Jacques Audiard and Thomas Bidegain Interview
Jacques Audiard and Thomas Bidegain Interview
The French drama Rust and Bone is receiving praise and attention thanks to its intense subject matter, its depiction of love and relationships and a fantastic performance by its star Marion Cotillard. View met with the film’s director Jacques Audiard and the film��s writer Thomas Bidegain to talk about the creation of Rust and Bone, the state of the French film industry, and Marion Cotillard’s legs.
How would you characterise Rust and Bone?

Jacques Audiard

It's a melodrama. We call it melotrash.

Thomas Bidegain

It's a love story, yes.
It was based on a short story by Craig Davidson, but the main characters are not in the short story, so what informed the characters?

Thomas Bidegain

It was based on several short stories, mixed together. There was no love story in the short story, and in the short story there was a man who worked in Sea World and lost a leg.

Jacques Audiard

The woman loses two!

Thomas Bidegain

The minute we thought it was a woman we made a decision to have her lose both her legs, because then it will become something of an erotic proposition. So the character Stephanie doesn't really exist in the short stories, and the character of the man was in the short story about the boxing guy. And we wanted boxing to be an objective for him, and not the beginning. At the beginning he doesn't know he can fight. The love story doesn't exist, but the universe as it is described in the short stories is definitely what is still there, and is what attracted us to the story, the universe of crisis and economic catastrophe.
What was it about the short story that compelled you?

Jacques Audiard

Craig Davidson's short stories were a complete universe - the kids, the fights, the atmosphere of devastation and crisis. We were just coming out of A Prophet, a movie of jail and men, no light, no space, no women, no love. Here I wanted to go into the opposite direction with a strong female character. We really imposed a love story on Craig's stories.
Was there anything you changed to make it more unpredictable? Were there other versions, perhaps?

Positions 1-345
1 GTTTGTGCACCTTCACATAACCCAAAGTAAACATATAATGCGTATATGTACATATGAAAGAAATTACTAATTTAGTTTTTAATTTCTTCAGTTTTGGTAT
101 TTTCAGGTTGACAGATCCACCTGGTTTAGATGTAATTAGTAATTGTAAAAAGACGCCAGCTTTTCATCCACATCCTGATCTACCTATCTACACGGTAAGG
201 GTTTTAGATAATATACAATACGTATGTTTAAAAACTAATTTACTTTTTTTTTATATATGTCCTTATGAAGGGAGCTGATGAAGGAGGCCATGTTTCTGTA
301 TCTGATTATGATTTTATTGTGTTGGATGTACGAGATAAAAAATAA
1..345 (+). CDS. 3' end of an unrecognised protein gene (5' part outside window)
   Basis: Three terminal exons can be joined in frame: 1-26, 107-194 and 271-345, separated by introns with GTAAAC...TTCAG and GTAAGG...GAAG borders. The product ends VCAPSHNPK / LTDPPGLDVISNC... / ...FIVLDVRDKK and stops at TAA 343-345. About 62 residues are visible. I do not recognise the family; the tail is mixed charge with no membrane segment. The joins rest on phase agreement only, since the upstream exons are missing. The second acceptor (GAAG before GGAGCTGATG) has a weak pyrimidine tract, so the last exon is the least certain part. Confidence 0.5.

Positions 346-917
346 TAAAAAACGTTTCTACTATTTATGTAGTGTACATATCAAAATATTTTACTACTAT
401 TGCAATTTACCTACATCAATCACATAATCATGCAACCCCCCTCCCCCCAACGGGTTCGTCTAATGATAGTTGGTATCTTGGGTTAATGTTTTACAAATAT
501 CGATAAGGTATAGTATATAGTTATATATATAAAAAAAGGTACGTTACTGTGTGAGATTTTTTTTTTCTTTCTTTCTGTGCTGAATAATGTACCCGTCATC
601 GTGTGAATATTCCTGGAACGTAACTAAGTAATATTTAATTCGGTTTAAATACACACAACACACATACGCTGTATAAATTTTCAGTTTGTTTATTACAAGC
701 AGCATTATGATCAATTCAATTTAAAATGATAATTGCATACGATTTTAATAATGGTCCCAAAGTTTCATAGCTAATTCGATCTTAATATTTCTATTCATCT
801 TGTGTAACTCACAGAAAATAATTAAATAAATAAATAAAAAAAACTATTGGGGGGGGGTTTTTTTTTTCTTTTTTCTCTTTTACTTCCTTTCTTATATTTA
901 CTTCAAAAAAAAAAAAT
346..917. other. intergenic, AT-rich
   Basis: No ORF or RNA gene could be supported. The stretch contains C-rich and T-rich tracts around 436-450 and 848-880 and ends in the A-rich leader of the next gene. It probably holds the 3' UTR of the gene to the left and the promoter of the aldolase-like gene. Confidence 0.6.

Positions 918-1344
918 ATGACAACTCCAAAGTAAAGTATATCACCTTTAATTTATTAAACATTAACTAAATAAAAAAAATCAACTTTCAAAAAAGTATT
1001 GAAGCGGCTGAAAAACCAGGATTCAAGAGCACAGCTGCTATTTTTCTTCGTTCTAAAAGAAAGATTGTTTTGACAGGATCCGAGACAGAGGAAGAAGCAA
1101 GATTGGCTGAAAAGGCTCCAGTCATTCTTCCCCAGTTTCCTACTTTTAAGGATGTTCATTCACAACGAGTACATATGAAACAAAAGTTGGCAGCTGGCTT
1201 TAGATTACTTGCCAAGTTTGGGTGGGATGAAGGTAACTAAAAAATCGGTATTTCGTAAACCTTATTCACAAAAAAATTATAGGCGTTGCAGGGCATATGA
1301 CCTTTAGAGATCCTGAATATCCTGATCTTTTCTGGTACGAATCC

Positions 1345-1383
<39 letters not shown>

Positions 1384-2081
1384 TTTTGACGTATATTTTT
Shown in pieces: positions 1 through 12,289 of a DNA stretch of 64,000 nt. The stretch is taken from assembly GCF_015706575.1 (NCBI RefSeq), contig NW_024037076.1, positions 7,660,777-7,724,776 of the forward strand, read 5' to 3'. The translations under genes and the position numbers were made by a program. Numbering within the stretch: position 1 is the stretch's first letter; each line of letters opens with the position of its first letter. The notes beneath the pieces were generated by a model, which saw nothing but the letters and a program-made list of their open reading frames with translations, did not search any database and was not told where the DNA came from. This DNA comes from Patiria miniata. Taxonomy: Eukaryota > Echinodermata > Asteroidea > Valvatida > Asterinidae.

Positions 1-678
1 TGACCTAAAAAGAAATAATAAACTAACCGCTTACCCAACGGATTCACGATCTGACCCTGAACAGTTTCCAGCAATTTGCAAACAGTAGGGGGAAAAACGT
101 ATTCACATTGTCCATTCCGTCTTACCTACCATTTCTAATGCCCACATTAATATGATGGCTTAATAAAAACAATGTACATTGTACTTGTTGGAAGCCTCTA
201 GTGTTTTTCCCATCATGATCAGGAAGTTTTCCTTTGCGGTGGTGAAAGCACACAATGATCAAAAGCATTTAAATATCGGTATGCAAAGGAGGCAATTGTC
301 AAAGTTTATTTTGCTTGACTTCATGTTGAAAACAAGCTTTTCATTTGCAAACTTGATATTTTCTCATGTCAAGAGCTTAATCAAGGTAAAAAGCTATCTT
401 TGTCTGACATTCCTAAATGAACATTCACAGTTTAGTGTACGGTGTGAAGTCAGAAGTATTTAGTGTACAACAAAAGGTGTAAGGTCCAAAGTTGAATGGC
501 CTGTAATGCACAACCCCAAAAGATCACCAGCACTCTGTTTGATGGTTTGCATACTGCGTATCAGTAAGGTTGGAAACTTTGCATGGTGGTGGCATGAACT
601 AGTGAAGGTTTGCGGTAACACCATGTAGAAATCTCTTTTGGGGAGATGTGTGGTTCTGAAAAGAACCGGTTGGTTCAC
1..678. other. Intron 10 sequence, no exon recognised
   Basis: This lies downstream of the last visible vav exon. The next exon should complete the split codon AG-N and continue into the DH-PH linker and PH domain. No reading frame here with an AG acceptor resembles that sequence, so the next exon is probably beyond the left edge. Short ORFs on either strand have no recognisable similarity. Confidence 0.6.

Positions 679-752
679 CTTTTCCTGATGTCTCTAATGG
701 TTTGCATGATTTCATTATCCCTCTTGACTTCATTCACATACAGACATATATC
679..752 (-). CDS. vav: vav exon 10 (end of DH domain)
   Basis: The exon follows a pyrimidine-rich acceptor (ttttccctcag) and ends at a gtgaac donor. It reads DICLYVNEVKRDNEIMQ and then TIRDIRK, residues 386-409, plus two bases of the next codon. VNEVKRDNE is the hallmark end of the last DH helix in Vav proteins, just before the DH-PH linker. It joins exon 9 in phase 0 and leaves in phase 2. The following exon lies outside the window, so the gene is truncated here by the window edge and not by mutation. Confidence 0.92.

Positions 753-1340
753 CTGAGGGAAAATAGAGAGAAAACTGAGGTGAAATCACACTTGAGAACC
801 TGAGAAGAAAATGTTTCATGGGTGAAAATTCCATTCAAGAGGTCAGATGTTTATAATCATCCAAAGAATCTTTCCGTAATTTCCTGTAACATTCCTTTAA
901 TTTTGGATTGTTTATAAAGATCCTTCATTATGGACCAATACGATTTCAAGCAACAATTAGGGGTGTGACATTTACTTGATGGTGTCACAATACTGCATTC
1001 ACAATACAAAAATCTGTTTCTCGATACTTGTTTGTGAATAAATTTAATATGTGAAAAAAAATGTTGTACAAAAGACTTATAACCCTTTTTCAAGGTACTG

Thomas Bidegain

No, the ending was always like this. We wanted the film to be unpredictable, and it is, because it's character-driven. Each character took us on a journey, and so we saw it as an adventure film, as a ride. You just get on and go with the characters; actually, as we were writing, the characters were taking us through the story. It was difficult to write scene 54 without having written scene 53, because we were never quite sure what the characters would do in the scene - would they make love, would they talk? It was a game between those characters and us writers.

Jacques Audiard

Sometimes we thought we would tell the story of the characters from the same level. But the characters are not equal, and the main character is him. He's the one that brings us into the story. Because of Stephanie and the accident, you tend to think it's her character that would lead the story, but that was wrong.

Thomas Bidegain

I would like to stress the importance of the kid, as we thought of him as an invisible narrator. At the beginning his eyes are closed, and he wakes up at the end. We know the film would produce very strong images: woman with no legs, fights, images from fairy tales. Images a kid would see, monsters in reality seen through the eyes of a lost kid.
What was it about Matthias that stood out for the part of Ali?

Jacques Audiard

The part we wrote was tougher than it is on screen now. It was a closed character, more like an animal. Very rapidly we thought the character was not seductive enough, and the question was how a girl would fall in love with someone like him. So the job with Matthias was to make the character more juvenile, somehow. He had a lot of charm this way, but it also changed the position he had with his son. In the original scenario he was a violent father, and then with the juvenile thing he became a big brother, clumsy but loving. It really changed a lot of things in the film - in the end he discovers he really is a father, and he had ignored that.

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Content updated: 22/02/2019 14:37

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